Insignia NS-B2111 Bookshelf Speaker Reviewed

Published On: July 21, 2011
Last Updated on: October 31, 2020
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Insignia NS-B2111 Bookshelf Speaker Reviewed

Some times the high cost of a low price just isn't worth it. Reviewer Andrew Robinson discovered this when he purchased a pair of the Insignia NS-B2111 bookshelf speakers to try out at home.

Insignia NS-B2111 Bookshelf Speaker Reviewed

  • Andrew Robinson began his career as an art director in entertainment advertising in 2003, after graduating from Art Center College of Design. In 2006, he became a creative director at Crew Creative Advertising, and oversaw the agency's Television Division, where he worked for clients such as TNT, TBS, History, FX, and Bravo to name a few. He now has one of the most popular AV-related channels on YouTube.

Insignia_NS-B2111_bookshelf_speaker_review.jpgIn my endless search for affordable audiophile and home theater products I recently happened upon a familiar face in Insignia's new NS-B2111 bookshelf speaker. The reason I refer to the Insignia as a "familiar face" is because it appears, at least on the surface, to be similar if not the same as another affordable loudspeaker I reviewed some time ago from then manufacturer Radiient Technologies -who has since moved on to wireless home theater technology and is no longer selling loudspeakers. I wanted to find out if my assumptions were correct so I picked up a pair for $87.98 from my local Best Buy, the only place Insignia is sold, for a little weekend audition.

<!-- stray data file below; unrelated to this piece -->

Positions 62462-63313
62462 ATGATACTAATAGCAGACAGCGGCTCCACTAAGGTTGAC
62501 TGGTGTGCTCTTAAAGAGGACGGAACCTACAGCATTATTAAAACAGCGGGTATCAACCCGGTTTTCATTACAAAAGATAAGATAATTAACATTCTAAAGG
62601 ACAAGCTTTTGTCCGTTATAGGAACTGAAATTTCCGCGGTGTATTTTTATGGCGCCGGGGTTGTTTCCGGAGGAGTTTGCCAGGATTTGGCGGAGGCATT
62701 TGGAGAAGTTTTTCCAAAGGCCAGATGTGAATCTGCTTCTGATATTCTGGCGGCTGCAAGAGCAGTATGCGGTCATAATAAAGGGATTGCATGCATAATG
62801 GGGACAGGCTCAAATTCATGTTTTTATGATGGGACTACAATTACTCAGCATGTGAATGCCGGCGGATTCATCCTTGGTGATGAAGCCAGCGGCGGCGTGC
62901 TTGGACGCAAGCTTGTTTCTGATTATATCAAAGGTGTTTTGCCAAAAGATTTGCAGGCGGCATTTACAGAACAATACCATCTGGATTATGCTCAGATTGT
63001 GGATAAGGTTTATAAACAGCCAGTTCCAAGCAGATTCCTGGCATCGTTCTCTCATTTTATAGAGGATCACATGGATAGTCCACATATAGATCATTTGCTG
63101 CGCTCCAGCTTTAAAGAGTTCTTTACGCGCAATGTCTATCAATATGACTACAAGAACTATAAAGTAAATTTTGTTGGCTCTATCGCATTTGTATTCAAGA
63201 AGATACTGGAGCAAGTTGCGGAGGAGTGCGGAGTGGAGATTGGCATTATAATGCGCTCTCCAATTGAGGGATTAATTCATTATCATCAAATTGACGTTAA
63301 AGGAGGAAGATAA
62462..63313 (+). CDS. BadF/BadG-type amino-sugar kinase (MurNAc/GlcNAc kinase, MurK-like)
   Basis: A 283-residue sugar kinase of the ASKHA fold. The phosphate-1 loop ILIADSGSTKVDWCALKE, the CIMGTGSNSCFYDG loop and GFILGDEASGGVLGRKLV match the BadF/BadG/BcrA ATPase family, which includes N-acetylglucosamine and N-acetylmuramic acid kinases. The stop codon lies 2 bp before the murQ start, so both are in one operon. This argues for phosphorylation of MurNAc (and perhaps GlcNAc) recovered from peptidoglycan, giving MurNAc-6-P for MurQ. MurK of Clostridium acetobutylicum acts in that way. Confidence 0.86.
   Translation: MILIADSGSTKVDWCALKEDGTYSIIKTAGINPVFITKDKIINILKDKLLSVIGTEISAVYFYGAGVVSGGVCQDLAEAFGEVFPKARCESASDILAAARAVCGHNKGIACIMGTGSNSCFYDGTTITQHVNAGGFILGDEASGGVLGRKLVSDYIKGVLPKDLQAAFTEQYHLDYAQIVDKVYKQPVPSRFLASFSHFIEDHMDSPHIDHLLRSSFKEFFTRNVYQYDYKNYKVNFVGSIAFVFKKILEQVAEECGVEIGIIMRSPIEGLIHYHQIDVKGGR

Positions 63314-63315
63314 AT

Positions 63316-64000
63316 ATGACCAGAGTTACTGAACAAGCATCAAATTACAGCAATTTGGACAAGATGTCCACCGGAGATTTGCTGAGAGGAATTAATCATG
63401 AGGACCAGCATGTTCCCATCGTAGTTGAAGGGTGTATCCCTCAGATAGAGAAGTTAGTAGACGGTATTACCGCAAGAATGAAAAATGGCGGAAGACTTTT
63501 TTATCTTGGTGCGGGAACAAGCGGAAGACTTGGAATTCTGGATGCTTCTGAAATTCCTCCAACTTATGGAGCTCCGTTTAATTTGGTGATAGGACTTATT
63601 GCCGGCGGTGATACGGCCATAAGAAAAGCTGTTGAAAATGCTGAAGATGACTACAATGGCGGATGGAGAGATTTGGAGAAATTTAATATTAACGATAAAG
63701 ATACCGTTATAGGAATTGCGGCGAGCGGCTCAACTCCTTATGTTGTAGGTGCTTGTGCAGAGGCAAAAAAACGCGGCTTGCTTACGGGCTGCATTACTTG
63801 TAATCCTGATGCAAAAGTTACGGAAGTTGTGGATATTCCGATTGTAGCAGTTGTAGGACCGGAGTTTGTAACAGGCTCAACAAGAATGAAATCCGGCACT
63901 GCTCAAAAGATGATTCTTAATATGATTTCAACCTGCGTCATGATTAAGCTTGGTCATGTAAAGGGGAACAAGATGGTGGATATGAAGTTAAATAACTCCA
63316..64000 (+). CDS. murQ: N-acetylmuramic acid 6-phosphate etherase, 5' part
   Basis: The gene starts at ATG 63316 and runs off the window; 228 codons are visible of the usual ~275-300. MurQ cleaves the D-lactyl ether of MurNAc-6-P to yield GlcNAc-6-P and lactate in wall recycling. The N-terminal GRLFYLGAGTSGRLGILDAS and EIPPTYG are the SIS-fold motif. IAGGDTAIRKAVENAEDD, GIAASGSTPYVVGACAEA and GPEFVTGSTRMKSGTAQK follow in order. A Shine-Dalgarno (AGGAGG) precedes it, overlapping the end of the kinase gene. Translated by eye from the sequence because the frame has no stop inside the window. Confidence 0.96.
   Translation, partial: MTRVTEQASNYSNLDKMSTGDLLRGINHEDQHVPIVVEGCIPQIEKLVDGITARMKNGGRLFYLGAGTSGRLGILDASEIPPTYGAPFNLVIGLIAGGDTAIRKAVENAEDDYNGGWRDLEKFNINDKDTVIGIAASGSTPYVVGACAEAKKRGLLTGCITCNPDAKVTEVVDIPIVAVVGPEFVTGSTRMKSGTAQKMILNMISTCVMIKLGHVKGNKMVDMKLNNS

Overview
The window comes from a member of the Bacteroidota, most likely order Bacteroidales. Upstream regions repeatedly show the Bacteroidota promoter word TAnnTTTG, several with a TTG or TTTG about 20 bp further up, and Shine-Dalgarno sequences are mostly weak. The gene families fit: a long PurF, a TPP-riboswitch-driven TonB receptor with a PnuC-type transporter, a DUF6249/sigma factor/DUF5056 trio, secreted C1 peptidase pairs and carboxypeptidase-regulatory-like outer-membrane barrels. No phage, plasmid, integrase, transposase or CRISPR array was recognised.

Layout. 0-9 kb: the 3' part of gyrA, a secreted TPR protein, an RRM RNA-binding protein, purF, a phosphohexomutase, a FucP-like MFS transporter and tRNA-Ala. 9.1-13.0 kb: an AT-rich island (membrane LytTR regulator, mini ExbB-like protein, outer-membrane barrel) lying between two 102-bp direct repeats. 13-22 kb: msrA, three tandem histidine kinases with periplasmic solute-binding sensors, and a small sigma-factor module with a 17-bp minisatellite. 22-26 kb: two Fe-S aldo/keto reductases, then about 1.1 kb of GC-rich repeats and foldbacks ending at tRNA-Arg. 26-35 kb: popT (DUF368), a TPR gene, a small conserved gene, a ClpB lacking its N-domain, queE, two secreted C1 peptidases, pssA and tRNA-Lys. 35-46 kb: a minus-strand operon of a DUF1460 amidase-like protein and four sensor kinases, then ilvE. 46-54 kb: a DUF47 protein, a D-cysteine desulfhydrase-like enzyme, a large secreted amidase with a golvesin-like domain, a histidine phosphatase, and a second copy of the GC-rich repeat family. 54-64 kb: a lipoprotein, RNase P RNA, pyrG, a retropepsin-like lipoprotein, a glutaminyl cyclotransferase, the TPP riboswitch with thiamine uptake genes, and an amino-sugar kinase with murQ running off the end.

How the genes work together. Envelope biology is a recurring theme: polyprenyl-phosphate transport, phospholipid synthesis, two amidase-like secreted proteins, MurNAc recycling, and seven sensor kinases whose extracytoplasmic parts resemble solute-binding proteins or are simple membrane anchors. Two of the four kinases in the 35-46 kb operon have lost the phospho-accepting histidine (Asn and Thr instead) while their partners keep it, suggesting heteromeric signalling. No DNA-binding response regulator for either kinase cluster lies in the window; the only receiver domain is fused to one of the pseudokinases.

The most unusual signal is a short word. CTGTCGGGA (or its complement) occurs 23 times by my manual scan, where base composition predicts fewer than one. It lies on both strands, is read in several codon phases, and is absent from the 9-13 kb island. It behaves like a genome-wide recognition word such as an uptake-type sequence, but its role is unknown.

Additional Resources
• Read more bookshelf speaker reviews by's staff.
• Look for AV receivers in our AV Receiver Review section.
• Find a subwoofer to pair with the NS-B2111 in our Subwoofer Review section.

The Insignia bookshelf speakers are rather attractive looking with their tapered cabinet a-la Paradigm Signature loudspeakers and high gloss front panel. Unfortunately the visual ties to Paradigm end there for the build quality and materials used throughout are nowhere near equal to that of the Canadian speaker manufacturer. The speakers themselves measure roughly 14 inches tall by nine inches wide and 12 inches deep and tip the scales at a scant 13 pounds. The vinyl wood wrap comes only in a black ash finish, making the Insignia's presentation a decidedly monochromatic affair.

Behind the rather flimsy speaker grille rests a six and a half inch bass/midrange driver, which Insignia calls a "subwoofer" made from Carbon fiber. Sadly neither of these claims is true for it's not a subwoofer, it has no built-in amplifier for one, nor do I think it's made from Carbon fiber. Sitting dead center of the Insignia's "subwoofer" is a one-inch silk dome tweeter. Below the drivers is a large forward firing bass port, which helps give the Insignia its reported frequency response of 50Hz -20kHz, which is hardly a frequency response indicative of a loudspeaker featuring a built-in subwoofer. If anything, the Insignia bookshelf speaker is one speaker that will outright require a subwoofer for full-range music and/or movie playback. Along with its rather pedestrian frequency response, the Insignia has a reported impedance of eight Ohms with a sensitivity rating of 90dB, which makes it pretty much ideal for budget AV receivers such as those sold by Insignia.